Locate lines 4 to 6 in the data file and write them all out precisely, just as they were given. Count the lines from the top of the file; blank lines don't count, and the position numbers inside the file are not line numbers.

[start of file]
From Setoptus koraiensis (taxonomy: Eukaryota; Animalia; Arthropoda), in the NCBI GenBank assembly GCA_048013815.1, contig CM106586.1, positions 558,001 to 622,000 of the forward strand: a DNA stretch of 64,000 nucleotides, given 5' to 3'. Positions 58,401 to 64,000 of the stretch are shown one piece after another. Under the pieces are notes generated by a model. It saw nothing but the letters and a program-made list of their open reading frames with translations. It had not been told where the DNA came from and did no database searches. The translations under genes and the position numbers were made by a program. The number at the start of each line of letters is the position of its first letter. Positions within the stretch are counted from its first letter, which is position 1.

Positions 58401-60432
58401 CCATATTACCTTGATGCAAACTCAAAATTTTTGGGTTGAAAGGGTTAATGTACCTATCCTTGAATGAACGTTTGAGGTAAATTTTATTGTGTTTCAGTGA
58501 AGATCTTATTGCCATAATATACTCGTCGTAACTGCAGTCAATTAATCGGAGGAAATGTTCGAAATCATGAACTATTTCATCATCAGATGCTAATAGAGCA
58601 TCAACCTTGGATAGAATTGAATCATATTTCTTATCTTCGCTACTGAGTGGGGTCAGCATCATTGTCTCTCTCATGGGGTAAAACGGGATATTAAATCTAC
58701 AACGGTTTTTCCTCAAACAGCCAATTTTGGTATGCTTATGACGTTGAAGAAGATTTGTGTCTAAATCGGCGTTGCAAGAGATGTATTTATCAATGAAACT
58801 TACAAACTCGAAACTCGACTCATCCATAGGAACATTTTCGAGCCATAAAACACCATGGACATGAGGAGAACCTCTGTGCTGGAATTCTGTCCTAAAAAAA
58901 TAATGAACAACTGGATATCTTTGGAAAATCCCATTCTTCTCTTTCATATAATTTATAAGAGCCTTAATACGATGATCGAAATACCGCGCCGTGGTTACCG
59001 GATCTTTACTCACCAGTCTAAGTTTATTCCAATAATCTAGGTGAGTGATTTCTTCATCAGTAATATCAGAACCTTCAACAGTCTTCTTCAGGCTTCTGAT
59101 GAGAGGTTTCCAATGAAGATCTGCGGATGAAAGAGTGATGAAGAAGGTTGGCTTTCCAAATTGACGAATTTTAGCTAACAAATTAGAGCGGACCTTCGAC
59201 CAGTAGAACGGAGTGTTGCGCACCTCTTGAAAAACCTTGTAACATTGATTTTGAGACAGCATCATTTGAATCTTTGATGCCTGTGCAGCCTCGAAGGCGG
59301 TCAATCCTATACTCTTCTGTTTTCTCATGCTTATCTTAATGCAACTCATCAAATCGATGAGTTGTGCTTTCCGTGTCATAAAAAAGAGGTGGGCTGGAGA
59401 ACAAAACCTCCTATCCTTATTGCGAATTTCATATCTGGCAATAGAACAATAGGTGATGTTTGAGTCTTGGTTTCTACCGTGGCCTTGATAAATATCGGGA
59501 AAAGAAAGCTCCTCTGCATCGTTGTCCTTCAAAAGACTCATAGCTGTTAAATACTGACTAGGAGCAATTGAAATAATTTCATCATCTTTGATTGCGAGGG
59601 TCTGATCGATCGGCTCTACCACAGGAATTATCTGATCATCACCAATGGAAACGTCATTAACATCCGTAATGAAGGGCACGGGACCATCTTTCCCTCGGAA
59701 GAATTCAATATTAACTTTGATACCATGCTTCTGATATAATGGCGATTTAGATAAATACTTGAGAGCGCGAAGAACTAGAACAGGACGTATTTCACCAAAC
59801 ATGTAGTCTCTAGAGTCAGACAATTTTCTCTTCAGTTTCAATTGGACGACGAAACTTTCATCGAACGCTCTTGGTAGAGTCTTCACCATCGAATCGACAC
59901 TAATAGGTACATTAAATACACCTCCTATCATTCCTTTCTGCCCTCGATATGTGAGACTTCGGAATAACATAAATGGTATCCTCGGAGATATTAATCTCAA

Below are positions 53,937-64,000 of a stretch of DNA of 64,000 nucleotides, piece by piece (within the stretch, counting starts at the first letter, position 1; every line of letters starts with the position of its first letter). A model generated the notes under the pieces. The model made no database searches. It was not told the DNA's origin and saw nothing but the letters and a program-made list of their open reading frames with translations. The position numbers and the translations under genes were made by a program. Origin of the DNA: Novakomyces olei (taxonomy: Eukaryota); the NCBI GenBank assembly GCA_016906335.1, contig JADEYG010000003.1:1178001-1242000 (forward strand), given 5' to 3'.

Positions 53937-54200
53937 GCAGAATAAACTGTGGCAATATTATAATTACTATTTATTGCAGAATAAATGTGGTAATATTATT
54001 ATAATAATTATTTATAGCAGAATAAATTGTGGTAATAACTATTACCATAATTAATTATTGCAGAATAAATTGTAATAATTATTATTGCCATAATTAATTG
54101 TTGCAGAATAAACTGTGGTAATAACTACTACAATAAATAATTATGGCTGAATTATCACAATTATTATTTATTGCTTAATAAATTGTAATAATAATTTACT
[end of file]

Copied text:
58501 AGATCTTATTGCCATAATATACTCGTCGTAACTGCAGTCAATTAATCGGAGGAAATGTTCGAAATCATGAACTATTTCATCATCAGATGCTAATAGAGCA
58601 TCAACCTTGGATAGAATTGAATCATATTTCTTATCTTCGCTACTGAGTGGGGTCAGCATCATTGTCTCTCTCATGGGGTAAAACGGGATATTAAATCTAC
58701 AACGGTTTTTCCTCAAACAGCCAATTTTGGTATGCTTATGACGTTGAAGAAGATTTGTGTCTAAATCGGCGTTGCAAGAGATGTATTTATCAATGAAACT